No one looks forward to customers returning merchandise. Every return request translates to lost revenue, plus the added administrative fees associated with recovering and restocking the items (assuming they’re still in resalable condition).
All totaled, returns have a mind-boggling $351 billion impact on the US retail market every single year. The problem affects every consumer-facing business, but the cost is especially profound for online sellers. While consumers will eventually return roughly 9% of all goods purchased from brick-and-mortar stores, the return rate for online purchases is nearly one in three!
Returns clearly represent a major drain on revenue and growth potential. That said, a return could be an opportunity if you have the right policies and strategies in place to leverage it…not to mention that there are far worse possibilities out there.
The Worst Return Beats the Best Chargeback
Yes, returns will cost you sales revenue. However, let’s compare returns to another potential payment reversal: the chargeback.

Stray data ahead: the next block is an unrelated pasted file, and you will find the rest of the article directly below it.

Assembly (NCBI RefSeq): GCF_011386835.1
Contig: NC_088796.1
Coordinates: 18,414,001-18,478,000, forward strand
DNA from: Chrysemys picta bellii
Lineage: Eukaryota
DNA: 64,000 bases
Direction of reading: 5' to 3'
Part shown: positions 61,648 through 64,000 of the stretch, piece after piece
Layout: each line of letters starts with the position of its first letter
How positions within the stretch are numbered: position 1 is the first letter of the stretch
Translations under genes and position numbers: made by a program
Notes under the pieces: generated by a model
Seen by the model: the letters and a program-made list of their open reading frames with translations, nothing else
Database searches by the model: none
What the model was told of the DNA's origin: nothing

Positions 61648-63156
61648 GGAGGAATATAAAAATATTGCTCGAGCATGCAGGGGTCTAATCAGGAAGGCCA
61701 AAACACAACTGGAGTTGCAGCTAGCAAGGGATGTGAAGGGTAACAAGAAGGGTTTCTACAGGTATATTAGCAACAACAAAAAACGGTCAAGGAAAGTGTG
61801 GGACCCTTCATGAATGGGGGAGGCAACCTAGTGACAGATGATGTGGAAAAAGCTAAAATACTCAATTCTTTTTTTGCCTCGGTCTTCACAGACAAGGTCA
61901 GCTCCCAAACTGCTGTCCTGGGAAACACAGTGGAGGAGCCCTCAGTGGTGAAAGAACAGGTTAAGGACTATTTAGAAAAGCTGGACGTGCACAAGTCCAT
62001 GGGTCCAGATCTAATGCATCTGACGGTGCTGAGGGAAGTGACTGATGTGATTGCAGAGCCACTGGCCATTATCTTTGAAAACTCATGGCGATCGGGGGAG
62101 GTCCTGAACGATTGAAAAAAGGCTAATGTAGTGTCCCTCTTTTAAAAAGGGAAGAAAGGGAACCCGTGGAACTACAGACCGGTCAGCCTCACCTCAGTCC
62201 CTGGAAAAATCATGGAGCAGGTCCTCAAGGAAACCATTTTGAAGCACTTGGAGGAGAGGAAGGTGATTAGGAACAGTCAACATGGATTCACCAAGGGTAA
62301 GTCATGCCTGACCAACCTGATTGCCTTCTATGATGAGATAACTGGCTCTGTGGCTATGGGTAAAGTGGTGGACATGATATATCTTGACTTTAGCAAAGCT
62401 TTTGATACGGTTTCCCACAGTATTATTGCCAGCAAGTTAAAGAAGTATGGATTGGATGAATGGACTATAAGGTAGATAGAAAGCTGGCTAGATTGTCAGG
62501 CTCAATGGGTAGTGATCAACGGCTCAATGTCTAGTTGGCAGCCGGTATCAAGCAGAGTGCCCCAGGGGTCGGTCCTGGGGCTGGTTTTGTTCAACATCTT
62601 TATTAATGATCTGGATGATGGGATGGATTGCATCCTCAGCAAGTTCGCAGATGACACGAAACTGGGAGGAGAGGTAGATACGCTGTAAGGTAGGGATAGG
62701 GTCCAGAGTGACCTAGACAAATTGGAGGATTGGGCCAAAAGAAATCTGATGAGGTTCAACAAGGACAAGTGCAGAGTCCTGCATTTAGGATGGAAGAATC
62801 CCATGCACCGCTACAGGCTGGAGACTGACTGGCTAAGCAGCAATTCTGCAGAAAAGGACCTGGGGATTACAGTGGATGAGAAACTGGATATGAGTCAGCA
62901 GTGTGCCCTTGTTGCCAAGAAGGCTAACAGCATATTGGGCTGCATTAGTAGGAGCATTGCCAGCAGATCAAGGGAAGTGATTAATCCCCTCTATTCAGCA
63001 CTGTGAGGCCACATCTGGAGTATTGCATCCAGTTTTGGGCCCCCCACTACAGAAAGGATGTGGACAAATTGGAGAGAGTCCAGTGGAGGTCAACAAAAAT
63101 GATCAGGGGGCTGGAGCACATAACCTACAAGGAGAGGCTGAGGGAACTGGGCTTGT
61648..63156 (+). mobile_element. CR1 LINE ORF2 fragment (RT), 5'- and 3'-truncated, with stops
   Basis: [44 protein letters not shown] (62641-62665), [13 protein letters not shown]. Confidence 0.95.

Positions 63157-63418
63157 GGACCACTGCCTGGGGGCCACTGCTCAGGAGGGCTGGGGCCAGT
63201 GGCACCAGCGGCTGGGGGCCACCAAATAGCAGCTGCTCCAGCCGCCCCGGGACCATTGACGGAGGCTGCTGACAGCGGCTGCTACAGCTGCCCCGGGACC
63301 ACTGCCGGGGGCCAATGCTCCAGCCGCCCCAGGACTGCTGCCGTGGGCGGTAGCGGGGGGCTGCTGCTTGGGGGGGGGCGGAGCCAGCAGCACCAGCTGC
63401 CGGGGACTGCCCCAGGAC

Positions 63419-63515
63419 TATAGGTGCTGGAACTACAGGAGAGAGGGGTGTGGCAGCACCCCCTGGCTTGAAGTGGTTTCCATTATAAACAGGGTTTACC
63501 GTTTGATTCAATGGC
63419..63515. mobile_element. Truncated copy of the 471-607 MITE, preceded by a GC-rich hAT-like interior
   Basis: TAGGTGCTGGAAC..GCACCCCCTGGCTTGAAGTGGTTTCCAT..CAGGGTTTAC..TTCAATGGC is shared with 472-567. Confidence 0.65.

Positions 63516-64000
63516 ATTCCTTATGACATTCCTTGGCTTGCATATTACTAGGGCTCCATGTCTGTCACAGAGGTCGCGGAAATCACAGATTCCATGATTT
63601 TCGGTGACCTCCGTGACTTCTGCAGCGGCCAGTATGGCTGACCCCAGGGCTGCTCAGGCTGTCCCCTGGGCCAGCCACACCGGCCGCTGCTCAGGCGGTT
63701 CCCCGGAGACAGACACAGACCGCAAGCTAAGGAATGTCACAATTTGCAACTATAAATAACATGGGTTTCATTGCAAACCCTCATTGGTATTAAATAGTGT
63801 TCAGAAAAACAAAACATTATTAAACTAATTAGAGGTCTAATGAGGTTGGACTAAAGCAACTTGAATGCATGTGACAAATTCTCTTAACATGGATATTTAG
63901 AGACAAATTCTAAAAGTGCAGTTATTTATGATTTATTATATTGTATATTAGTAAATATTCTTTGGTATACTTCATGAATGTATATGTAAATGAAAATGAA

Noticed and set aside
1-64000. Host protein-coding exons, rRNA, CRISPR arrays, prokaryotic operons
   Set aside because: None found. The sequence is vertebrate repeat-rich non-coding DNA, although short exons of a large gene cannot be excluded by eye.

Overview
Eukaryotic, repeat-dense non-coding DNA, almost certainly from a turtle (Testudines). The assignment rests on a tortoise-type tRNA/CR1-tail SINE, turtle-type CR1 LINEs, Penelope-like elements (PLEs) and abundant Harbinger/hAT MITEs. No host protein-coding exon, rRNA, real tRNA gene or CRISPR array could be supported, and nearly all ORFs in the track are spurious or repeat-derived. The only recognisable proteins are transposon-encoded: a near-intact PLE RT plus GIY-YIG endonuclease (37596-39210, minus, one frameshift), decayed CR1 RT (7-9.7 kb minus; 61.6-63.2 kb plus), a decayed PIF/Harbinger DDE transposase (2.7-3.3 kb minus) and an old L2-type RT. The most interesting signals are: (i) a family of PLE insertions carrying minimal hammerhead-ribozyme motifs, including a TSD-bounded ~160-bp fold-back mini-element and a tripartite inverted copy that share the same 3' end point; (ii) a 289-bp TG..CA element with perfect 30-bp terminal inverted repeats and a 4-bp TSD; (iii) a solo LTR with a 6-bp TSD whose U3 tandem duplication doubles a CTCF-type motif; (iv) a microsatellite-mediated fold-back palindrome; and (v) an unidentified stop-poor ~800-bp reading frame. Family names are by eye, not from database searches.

If a customer uses a chargeback to reverse a transaction, you still lose sales revenue just as you would with a return. You will also lose the merchandise and any potential profit from reselling the item later, as well as chargeback fees imposed by your acquirer to cover administration costs.
Even worse, each chargeback counts against your monthly chargeback-to-transaction ratio. If your ratio starts creeping toward that industry-established threshold of 1% of transactions, your acquirer might freeze your merchant account, or even cut you off entirely, making it impossible to accept cards. If you can’t accept credit or debit cards, your business is dead in the water.
Here’s the truth: customers will find a way to get their money back if they want it, one way or another. If they can’t get a standard refund, or they feel the process is too demanding or time-consuming, they will often use chargebacks as a shortcut—a process known as “friendly fraud.”
This is a major problem in the industry, as roughly 8 out of 10 customers admit to filing a chargeback out of convenience, rather than need. They believe that the return process will be cumbersome and annoying, or that they won’t be able to work with your customer service. They jump straight to a chargeback because they think it’s the easiest way. That’s not the case, of course; the chargeback process involves a lot of back-and-forth litigation, meaning it could be up to six months before the issue is finally resolved.